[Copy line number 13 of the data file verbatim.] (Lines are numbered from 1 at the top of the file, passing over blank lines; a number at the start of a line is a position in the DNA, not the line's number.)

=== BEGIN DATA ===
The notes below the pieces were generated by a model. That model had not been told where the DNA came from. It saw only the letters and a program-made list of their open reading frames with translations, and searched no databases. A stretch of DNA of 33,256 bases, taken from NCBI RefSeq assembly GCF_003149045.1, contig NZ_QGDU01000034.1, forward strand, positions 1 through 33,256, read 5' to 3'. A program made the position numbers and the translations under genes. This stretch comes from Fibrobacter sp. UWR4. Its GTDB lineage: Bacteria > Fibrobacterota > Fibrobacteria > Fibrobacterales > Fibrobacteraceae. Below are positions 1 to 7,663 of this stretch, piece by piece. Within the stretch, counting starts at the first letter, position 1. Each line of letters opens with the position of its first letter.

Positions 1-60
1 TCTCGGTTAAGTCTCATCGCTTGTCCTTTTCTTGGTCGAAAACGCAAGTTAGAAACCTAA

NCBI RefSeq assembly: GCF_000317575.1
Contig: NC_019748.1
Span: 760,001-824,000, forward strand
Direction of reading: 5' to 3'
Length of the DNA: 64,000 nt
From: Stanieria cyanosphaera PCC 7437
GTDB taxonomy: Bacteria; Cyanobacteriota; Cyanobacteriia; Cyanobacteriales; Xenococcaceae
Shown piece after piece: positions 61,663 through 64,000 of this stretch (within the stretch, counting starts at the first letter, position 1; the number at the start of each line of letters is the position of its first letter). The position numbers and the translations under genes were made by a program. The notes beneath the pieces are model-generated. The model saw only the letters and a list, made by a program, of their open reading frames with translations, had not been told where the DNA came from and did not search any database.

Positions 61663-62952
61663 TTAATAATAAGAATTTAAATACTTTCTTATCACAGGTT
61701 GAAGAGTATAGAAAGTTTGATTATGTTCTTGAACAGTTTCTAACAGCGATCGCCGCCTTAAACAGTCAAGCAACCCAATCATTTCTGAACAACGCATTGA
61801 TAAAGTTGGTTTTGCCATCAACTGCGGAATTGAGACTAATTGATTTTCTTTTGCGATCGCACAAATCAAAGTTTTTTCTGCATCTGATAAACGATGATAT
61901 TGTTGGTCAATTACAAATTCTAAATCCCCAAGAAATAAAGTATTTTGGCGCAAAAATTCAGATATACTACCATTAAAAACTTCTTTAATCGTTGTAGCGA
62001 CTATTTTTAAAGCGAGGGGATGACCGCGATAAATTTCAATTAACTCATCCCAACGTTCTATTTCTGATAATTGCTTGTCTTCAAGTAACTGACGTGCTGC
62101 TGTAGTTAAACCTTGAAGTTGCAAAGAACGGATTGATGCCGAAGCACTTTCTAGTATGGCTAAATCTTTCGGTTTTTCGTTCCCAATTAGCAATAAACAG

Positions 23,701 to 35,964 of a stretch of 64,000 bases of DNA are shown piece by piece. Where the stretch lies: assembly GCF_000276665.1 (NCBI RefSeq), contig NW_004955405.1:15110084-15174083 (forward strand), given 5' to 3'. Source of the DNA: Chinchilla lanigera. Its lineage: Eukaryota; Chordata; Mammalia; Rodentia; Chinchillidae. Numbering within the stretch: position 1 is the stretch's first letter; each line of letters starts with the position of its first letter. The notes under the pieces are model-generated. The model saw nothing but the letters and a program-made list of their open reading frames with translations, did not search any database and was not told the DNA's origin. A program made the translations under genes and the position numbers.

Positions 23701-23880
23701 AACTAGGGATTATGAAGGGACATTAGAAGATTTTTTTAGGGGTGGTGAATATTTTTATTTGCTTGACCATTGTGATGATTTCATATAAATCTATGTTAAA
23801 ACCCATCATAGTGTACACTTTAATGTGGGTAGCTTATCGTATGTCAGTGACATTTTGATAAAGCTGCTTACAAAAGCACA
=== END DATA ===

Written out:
61663 TTAATAATAAGAATTTAAATACTTTCTTATCACAGGTT